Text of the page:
for many other devil's details of the calculation: k-points, gaussian
> But i donot have much idear about ecutwfs in ph calculations .
By and large, (squared) phonon frequencies are second derivatives of
the crystal energy for a given kinetic-energy cutoff. If a cutoff is
OK for geometry optimization, it is also so for phonon calculation
> Would you please give me some refs of more detail settings about PH
> calculations ?
S. Baroni, A. Dal Corso, S. de Gironcoli, and P. Giannozzi, Rev. Mod.
Phys. 73, 515 (2001).
PS: for us, it is considered polite to sign with our first name, or
with the first name followed by the family name. It would be unpolite
(except for formal business correspondence) to prepend the title to
the signature - "Stefano" or "Stefano B.": confidential, OK; "Stefano
Baroni" a bit less confidential, also OK in most cases; "Prof.
Stefano Baroni": very formal and kind of assuming and not-so-polite
in many cases - OK in a few
> I am trying to find more problems related to this wrong result
> following your suggestion.
> Thank you again, it really helps me much.
> p.s. It is nice for me listening your lectures in Beijing , i
> really learn much from your 3 lectures .
> On 8/20/06, Nicola Marzari <marzari at mit.edu> wrote:
> Dear Haiping,
> there are two possibilities that lead to negative phonon
> frequencies at
> The first one is less likely:
> 1) you have not carefully relaxed the *internal* degrees of freedom -
> i.e. the ionic coodinates. Then, the phonon code discovers that moving
> the atoms along a certain pattern (an "eigenvector" of the dynamical
> matrix at gamma) the energy goes down. Perfect - just relax the ions
> more. Relaxation of the unit cell has nothing to do with this
> The second one is more likely:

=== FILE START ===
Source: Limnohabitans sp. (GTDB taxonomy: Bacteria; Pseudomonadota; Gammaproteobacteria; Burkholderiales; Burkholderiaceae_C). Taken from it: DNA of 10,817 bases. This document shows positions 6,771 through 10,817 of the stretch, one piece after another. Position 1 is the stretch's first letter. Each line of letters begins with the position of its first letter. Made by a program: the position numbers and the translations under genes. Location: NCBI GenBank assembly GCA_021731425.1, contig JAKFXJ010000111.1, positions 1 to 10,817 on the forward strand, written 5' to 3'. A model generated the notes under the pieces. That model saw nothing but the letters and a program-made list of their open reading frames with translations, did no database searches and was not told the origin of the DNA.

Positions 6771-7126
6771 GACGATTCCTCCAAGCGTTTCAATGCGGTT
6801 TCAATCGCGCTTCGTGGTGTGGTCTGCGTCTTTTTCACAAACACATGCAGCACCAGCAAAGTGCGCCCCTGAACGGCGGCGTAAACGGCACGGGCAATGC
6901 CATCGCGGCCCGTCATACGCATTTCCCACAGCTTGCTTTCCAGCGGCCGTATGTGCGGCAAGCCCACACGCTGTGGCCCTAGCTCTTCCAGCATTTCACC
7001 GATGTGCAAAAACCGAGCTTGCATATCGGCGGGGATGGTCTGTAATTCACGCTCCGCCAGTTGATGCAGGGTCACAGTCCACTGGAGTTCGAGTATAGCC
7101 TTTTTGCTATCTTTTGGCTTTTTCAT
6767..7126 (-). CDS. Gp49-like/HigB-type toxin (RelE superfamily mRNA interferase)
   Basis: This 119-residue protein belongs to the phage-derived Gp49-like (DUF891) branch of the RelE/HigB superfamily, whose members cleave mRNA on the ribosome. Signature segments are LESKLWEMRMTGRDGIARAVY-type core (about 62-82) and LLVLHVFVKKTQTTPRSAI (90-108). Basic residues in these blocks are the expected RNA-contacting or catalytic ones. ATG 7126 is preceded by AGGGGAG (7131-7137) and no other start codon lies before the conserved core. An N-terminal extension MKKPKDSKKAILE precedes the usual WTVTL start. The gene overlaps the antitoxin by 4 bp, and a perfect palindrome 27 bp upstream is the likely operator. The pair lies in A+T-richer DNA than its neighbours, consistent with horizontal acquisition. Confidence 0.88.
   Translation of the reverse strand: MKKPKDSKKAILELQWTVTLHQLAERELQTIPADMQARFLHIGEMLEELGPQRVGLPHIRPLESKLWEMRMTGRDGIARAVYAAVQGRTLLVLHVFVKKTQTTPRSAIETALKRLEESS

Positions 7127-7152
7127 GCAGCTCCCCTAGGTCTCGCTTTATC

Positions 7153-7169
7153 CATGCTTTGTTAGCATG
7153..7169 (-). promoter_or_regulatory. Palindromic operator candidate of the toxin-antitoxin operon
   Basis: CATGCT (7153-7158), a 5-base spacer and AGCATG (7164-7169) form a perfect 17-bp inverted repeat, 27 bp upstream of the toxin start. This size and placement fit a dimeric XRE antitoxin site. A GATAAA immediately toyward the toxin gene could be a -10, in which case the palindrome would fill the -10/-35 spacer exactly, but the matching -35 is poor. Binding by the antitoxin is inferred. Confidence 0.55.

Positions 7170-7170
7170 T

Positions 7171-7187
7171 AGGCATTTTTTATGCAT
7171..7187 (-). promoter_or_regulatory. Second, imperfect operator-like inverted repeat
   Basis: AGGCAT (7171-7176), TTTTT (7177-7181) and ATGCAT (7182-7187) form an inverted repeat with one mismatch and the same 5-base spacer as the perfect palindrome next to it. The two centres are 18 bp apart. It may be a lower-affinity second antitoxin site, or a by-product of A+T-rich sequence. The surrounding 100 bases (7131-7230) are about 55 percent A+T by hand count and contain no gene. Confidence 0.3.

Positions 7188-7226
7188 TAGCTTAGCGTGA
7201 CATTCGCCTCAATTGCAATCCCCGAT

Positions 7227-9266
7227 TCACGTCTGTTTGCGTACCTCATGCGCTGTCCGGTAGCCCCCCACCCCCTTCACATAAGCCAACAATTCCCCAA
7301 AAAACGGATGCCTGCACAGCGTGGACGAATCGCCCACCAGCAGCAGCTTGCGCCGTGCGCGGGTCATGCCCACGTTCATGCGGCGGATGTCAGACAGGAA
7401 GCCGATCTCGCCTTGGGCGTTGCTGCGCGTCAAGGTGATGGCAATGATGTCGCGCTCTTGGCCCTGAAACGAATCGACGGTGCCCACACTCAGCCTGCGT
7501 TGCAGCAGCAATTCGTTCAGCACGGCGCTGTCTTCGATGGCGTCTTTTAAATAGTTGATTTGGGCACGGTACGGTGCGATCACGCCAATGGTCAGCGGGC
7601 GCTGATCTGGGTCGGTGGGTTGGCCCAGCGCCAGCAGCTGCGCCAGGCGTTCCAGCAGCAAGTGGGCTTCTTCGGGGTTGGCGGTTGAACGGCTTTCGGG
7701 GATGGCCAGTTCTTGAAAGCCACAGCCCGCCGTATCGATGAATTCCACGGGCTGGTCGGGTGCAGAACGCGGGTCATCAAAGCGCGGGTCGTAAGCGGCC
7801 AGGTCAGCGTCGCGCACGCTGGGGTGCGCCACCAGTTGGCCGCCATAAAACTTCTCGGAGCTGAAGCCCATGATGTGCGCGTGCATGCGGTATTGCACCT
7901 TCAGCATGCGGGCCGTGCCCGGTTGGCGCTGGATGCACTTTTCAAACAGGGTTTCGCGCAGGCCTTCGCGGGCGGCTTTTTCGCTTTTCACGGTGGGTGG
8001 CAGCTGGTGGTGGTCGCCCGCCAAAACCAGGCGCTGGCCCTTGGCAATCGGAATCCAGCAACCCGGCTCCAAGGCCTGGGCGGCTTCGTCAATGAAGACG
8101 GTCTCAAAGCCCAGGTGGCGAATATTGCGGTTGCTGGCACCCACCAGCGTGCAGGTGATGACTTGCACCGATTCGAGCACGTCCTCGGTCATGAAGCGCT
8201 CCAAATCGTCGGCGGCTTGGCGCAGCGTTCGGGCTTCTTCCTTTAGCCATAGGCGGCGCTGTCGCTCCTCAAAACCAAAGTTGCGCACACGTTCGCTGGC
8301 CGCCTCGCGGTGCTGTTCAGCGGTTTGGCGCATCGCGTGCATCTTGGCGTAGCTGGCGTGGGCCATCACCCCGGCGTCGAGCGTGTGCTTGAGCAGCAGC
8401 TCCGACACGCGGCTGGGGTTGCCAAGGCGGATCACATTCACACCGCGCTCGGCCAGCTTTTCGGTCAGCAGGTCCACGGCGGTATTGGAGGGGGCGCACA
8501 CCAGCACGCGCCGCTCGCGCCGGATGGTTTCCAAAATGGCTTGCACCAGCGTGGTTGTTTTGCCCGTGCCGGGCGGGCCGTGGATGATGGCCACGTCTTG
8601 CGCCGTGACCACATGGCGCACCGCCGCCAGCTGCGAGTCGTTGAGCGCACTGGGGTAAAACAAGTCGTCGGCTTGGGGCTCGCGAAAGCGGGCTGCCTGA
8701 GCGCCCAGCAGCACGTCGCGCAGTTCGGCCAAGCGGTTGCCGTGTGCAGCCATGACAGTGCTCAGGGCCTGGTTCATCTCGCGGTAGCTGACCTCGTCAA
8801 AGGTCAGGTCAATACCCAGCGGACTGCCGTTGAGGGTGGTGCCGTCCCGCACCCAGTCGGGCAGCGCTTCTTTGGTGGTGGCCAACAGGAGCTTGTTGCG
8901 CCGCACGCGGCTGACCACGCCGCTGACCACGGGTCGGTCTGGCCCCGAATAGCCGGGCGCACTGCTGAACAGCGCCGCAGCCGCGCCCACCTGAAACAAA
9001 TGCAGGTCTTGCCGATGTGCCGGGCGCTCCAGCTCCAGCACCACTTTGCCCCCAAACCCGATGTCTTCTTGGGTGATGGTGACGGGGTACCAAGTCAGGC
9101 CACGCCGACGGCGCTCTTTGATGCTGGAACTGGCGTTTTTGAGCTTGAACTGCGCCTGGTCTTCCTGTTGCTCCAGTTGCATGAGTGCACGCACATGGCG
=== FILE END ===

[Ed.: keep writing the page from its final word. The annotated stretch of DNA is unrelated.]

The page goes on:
> 2) the calculation is not converged with respect
> to the plane wave cutoff needed, and the number of k-points needed,
> for the small or zero frequencies at gamma. Obtaining an accurate,
> faithful description of low energy modes requires cutoffs and
> duals much higher than anything you are used to (to give you an
> for an ultrasoft C for diamond, you need 100 Ry in the wavefunction
> 2800 Ry in the charge density to get a convergence, at gamma,
> of the zero modes down to the last cm-1). Does it mean you need
> to use 100/2800 Ry for diamond ? No ! By enforcing the translation sum
> rules that the interatomic force constants must satisfy, you can
> (after enforcing said rules) the convergence of the low frequency
> and discover you can use much more reasonable cutoffs.
> Still, even more than a regular calculations, phonons require a
> through control on the parameters that define your calculation.
> Note that, as a warm-up, it is easier to converge LDA calculations
> than GGA calculations (the exchange-correlation terms, calculated in
> real space, introduce very high frequencies in reciprocal space).
> >> Dear All,
> >> I also have calculated gamma phonon frequencies of anatase TiO2 .
> >> I run ph.x caculation after relaxing the structure, but 9 of 18
> >> are minus.
> >> Would you please give me some hints and help?
> >> input settings are below, thank you in advance !
> >> *phonons of TiO2 at Gamma
> >> &inputph
> >> tr2_ph=1.0d-14,
> >> recover=.true.,
> >> epsil=.true.,
> >> prefix='tio2',
> >> fildyn='TiO2-gamma.dyn ',
> >> outdir='/home/haiping/tmp/'
> >> /
> >> 0.0 0.0 0.0*
> Prof Nicola Marzari Department of Materials Science and Engineering
> 13-5066 MIT 77 Massachusetts Avenue Cambridge MA 02139-4307 USA
> tel 617.4522758 fax 2586534 marzari at mit.edu http://quasiamore.mit.edu
> Pw_forum mailing list
> Pw_forum at pwscf.org
Stefano Baroni - SISSA & DEMOCRITOS National Simulation Center -
[+39] 040 3787 406 (tel) -528 (fax) / stefanobaroni (skype)
Please, if possible, don't send me MS Word or PowerPoint attachments
Why? See: http://www.gnu.org/philosophy/no-word-attachments.html